Due to the challenges presented by the pandemic and with the industry still on hold, some South Florida-based cruise organizations are rethinking their business strategies and expansion plans. One such company is the Miami-based Norwegian Cruise Line Holdings Ltd, which announced on July 16 that it was launching an underwritten public offering of $250 million worth of ordinary shares. As reported by Bizjournals, the net proceeds from the offering would be used for general corporate purposes. 

While NCL is offering shares in its company, other cruise organizations are working with the county to look at restrategizing terminal expansion and development plans at PortMiami. After a vote on July 14 by the Miami-Dade County Tourism and the Ports Committee, plans were set in motion to negotiate a revised scope of work for two terminal projects at PortMiami. One of these terminal projects is that of Broward-based MSC Cruises, which would look to benefit from these negotiations as an extended timeline would allow it more time to secure the proper funding for its $300-million project. The other project under discussion in these negotiations is the Terminal V project at PortMiami belonging to Virgin Voyages. The company, in collaboration with the county, is working toward finding a way to reduce the cost of the $179-million project. 

Although the cruise industry may be at a standstill, PortMiami is weathering the economic storm of the pandemic due in large part to cargo and trade business. While it prepares for the eventual return of the cruise industry, the port and county have continued to support these organizations in a variety of ways. On March 13, Mayor Carlos Gimenez announced that PortMiami would be waiving berth fees for 30 days, which has continued to be extended throughout the pandemic. The Miami-Dade County mayor has remained steadfast on the county’s support of the cruise industry. “Our partnership with the cruise industry is stronger than ever, and we will continue to offer our support,” Mayor Gimenez was quoted as saying.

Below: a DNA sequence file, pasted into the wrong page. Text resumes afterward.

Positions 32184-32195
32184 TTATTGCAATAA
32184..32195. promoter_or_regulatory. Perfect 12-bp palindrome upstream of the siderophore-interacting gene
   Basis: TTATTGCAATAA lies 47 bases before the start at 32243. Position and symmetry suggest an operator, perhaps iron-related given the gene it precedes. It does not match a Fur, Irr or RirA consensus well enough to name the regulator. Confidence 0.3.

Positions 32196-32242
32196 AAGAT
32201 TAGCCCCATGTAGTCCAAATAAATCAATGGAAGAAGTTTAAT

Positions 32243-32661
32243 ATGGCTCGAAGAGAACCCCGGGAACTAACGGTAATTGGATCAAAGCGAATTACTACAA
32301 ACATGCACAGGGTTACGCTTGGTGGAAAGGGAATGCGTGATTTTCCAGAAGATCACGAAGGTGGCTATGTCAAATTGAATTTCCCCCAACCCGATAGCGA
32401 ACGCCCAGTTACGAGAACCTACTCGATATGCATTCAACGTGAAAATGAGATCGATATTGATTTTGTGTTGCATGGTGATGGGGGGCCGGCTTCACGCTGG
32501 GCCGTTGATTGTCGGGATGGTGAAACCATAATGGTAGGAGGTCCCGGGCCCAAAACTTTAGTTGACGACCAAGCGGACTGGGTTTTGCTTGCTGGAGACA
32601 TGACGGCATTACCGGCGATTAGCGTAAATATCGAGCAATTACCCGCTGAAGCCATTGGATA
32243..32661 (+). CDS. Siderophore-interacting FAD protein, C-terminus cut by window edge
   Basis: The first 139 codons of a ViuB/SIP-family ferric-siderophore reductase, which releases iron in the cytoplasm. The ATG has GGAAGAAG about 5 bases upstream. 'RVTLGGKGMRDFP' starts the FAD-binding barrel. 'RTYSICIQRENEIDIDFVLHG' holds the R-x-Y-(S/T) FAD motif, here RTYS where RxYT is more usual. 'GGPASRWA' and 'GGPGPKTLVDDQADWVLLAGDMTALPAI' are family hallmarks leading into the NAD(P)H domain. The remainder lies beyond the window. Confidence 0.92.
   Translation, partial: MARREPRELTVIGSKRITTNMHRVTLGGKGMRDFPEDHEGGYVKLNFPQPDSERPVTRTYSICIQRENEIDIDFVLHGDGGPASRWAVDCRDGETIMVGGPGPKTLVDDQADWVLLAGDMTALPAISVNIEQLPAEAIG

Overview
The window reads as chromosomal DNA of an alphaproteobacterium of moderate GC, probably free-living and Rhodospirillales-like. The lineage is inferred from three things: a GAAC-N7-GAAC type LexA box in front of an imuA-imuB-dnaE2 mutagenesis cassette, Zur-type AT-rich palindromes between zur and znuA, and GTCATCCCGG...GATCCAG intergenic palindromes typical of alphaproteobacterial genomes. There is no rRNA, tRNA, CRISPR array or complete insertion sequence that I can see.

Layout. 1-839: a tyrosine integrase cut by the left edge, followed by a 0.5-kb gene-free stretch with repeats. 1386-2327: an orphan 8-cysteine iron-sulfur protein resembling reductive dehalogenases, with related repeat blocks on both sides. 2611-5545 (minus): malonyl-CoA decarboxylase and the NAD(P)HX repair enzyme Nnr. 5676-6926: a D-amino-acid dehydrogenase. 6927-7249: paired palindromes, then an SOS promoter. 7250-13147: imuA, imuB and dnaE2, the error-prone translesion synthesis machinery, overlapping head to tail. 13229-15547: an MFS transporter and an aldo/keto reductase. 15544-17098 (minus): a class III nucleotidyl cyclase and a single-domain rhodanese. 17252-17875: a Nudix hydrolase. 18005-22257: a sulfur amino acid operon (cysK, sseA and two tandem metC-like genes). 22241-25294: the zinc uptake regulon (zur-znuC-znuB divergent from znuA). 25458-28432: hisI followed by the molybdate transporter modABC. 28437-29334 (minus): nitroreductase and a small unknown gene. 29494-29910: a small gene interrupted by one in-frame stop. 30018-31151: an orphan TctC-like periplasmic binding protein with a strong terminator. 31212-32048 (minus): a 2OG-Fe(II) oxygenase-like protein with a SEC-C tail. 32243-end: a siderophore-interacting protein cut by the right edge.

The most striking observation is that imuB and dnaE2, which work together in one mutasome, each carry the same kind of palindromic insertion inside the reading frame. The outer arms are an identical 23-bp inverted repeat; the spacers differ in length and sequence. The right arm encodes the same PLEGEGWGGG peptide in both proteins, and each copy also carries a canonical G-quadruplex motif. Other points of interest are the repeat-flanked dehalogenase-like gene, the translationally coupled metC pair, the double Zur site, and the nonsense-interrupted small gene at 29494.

Startup ecosystem has a new Silicon Valley: Philadelphia

Startup ecosystem has a new Silicon Valley: Philadelphia

By: Beatrice Silva

2 min read July 2020The term “startup” may bring to mind a group of motivated mid-20-year-olds huddled together in a high-tech office somewhere in Silicon Valley. However, the southern part of San Francisco Bay is no longer the only hotspot for young, ambitious people. The Philadelphia Business Journal recently reported that Philadelphia has one of the top emerging startup ecosystems in the United States, according to a new study from the Startup Genome. Although startups are often small enterprises, the role they play in economic growth is extensive. With new entrepreneurs come new ideas, new innovations and new competition for bigger corporations. 

 

While all startups have the ability to transform into a big business, there are many differences between the two. Along with having different visions for growth and sustainability, startups also tend to have a unique relationship with funding. Unlike a traditional business, startups often rely on capital from outside investors or venture capital firms. Running out of money is the second-most common reason for a startup’s failure. An estimated 29% of startups fold because they ran out of cash, according to CB Insights. With that being said, more and more entrepreneurs are opening up shop in Philadelphia because it has a diverse population, an urban atmosphere and most importantly affordable rents. 

“People who do tech startups in Philly still feel that giddy sense of wonder and magic that comes from starting something totally new. We don’t take it for granted. We still feel lucky and grateful to be doing what we’re doing. We’re scrappy. Philly tech is the way I imagine Silicon Valley must have been before the personal computer boom, the first internet boom, and the second internet boom made startup success feel like a foregone conclusion. In the Valley, most employees don’t remember those days. In America, we’re used to thinking of the East as the past and the West as the future. But when it comes to tech, the tables are turned. The Valley is experienced and satisfied. Philly is young and hungry,” Michael Idinopulos, a social business pioneer, wrote in a blog originally for PeopleLinx, now FRONTLINE Selling, and reposted on Robin Hood Ventures

Startups and small businesses are also a crucial part of Philadelphia’s economy. Startups have been proven to boost employment patterns, which leads to more job opportunities. In 2019, small businesses created 57,377 net jobs. Firms employing fewer than 20 employees experienced the largest gains, adding 34,585 jobs, according to Pennsylvania Small Business Economic Profile. Other than economic growth, startups also tend to revolutionize technology. Exyn Technologies, founded in 2014 by Nader Elm, is just one of the many startups using research to create technology designed to keep more people out of harm’s way. Exyn Technologies pioneers autonomous aerial robot systems to improve operational efficiencies and safety for data gathering in underground mining.